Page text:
History and culture, on the other hand, are showcased at the National Museum of Nature and Science and Shitamachi Museum. The former is an outstanding natural history museum, while the latter is an homage to Edo Period Tokyo. Here, visitors can immerse in the way of life of yesteryears. There are life-size replicas of shop houses and living quarters, as well as exhibits of vintage items like toys, housewares, and other cultural artifacts.
Tokyo National Museum
Houses many traditional Japanese works of art.
Address: 13-9 Ueno Koen, Taito-ku, Tokyo
Price: ¥620 (Adult), ¥410 (College Student), Free (Seniors, under 18 years old)
Tokyo Metropolitan Art Museum
Showcases Japanese contemporary art with special focus on open-air sculptures and calligraphy works.
Address: 8-36 Ueno Koen, Taito-ku, Tokyo
National Museum of Western Art
Displays Western art from the end of the medieval period to the beginning of the 20th century.
Address: 7-7 Ueno Koen, Taito-ku, Tokyo
Price: ¥500 (Adult), ¥250 (College Student), Free (Seniors, under 18 years old)
National Museum of Nature and Science
The only national science museum in Japan focusing on natural history.
Address: 7-20 Ueno Koen, Taito-ku, Tokyo
Price: ¥620 (Adult), Free (High School students and younger)
Life-sized replicas of Edo-period townscapes, culture, and way of life.
Address: 1-2 Ueno Koen, Taito-ku, Tokyo
Price: ¥300 (Adult), ¥100 (Student)
Ueno Royal Museum
Hosts limited period contemporary art exhibitions and special cultural events.
Address: 1-2 Ueno Koen, Taito-ku, Tokyo
Price: On a per event basis
Website: http://ueno-mori.org/ (Japanese only)
Ameyoko is Ueno’s iconic shopping district. It rose to prominence during the postwar years as many black market goods were sold here. Today, it is the site of bargain shopping from fresh food to fashion finds. Prepare to elbow your way through a pack of crowds, but all the effort is surely worth it if it’s quality products with good prices you’re searching for.
Address: 4 Chome-10-7 Ueno, Taito-ku, Tokyo
Website: http://www.ameyoko.net/ (Japanese only)
Kappabashi Kitchen Town
Kappabashi Kitchen Town is an exciting place to visit especially if you like whipping up magic inside the kitchen. This market area specializes in cooking equipment, tools, utensils, food souvenirs, and for something unique to Japan, plastic food samples. If you have extra time, you can even participate in a food sample making workshop at Ganso Shokuhin Sample-ya. Register for a slot by clicking on the link provided below.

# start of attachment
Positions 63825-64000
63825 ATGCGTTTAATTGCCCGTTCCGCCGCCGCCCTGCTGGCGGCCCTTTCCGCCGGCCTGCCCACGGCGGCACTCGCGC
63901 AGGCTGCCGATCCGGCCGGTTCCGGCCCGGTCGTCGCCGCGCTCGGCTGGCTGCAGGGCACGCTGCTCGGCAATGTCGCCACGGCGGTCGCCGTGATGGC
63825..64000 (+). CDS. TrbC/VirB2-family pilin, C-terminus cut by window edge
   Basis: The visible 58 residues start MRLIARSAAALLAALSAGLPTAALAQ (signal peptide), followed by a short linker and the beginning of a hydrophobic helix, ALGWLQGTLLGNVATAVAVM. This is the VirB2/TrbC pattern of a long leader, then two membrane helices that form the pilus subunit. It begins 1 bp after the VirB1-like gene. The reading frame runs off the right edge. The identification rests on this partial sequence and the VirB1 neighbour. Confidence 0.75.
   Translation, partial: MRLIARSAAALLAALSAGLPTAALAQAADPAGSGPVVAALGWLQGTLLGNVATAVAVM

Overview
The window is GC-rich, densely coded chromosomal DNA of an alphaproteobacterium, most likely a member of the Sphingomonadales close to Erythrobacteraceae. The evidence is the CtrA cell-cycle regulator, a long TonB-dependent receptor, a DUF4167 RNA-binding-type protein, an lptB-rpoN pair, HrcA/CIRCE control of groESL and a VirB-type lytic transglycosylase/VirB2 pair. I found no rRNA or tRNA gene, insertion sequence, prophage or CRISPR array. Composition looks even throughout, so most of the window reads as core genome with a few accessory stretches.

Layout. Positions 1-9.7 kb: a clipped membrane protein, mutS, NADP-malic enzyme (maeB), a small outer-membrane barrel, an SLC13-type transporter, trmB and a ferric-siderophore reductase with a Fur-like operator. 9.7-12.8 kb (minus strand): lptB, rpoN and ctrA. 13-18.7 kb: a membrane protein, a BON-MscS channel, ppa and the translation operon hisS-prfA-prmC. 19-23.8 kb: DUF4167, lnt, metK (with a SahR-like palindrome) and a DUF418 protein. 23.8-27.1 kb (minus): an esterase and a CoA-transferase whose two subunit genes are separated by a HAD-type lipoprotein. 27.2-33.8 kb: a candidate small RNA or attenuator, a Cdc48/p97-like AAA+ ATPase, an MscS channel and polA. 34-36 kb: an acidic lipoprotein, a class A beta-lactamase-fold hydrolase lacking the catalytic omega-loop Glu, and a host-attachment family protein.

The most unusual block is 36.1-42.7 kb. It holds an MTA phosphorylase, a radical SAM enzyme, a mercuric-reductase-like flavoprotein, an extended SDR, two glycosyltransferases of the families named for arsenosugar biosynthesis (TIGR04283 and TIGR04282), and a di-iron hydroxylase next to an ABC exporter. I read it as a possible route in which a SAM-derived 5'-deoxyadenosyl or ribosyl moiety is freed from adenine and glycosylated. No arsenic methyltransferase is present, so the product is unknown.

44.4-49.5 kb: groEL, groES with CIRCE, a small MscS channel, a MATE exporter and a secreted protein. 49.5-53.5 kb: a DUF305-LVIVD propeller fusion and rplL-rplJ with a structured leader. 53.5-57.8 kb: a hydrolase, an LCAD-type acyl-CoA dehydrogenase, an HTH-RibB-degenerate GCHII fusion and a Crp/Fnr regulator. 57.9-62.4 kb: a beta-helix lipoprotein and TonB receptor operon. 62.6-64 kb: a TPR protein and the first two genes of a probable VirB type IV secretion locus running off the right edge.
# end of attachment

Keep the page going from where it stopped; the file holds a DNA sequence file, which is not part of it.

Kappabashi Kitchen Town
Address: 3-8-12 Matsugaya, Taito-ku, Tokyo
Ganso Food Sample Workshop
Address: 2 Chome-25-9 Nishiasakusa, Taito-ku, Tokyo
Website: http://www.ganso-sample.com/experience/kappabashi_exp.html (Japanese only)
Drink at cheap Izakayas
Izakayas are local pubs where you can enjoy good food and booze for cheap, and like any other popular places in Tokyo, Ueno definitely has its own share of recommended watering holes. Head to Motsuyaki Daitoryo if you feel the need for a drink early in the day. This shop that specializes in grilled meat is already open from 10AM. On the other hand, if you prefer seafood to go with your alcohol, drop by Fu Bu Ki for some sashimi and other fresh seafood treats.
Address: 6-13-2 Ueno, Taito-ku, Tokyo
Price: ¥2,000 ~ ¥2,999
Website: https://tabelog.com/en/tokyo/A1311/A131101/13124105/ (Japanese only)
Fu Bu Ki
Address: 6-4-14 Ueno, Taito-ku, Tokyo
Price: ¥1,000 ~ ¥1,999
Website: https://tabelog.com/en/tokyo/A1311/A131101/13173746/ (Japanese only)
As one of Tokyo’s oldest districts, Ueno has quite a number of establishments with a long-standing history. If you’re a noodle lover, do not miss out on Yabusoba as they’ve been serving soba dishes since 1892. Order Seiro Soba to simply taste their soba noodles, and for the best experience, pair this dish with sake.
Address: 6-9-16 Ueno, Taito-ku, Tokyo
Price: ¥1,000 ~ ¥1,999
Website: https://tabelog.com/en/tokyo/A1311/A131101/13003594/ (Japanese only)
Yamashiroya is six floors worth of toys, collectibles, and anime goods. It is a heaven for hobbyists looking to expanding their haul, a rabbit hole that leads to the world of otaku culture, and a shopping destination for quirky souvenirs. All these you can find within just a 5-minute walk from Ueno Station’s south exit.
Address: 6 Chome-14-6 Ueno, Taito-ku, Tokyo
Website: http://www.e-yamashiroya.com/ (Japanese only)
Nekomaru Café (Cat Café)
Need a little break from roaming around Ueno? How about spending some down time with feline friends at Nekomaru Café? Play with them and vie for their attention. While you’re at it, you can order a rather wide range of coffee drinks, savory meals, and sweet desserts.
Address: 8F Higashiewado Building 7-2-2, Ueno, Taito-ku, Tokyo
Price: From ¥350 (15 minutes trial plan, available only on weekdays)
Website: http://www.nekomarucafe.com/ (Japanese only)
All price information in this article is as of August 2017.
Thumbnail image is from Flickr.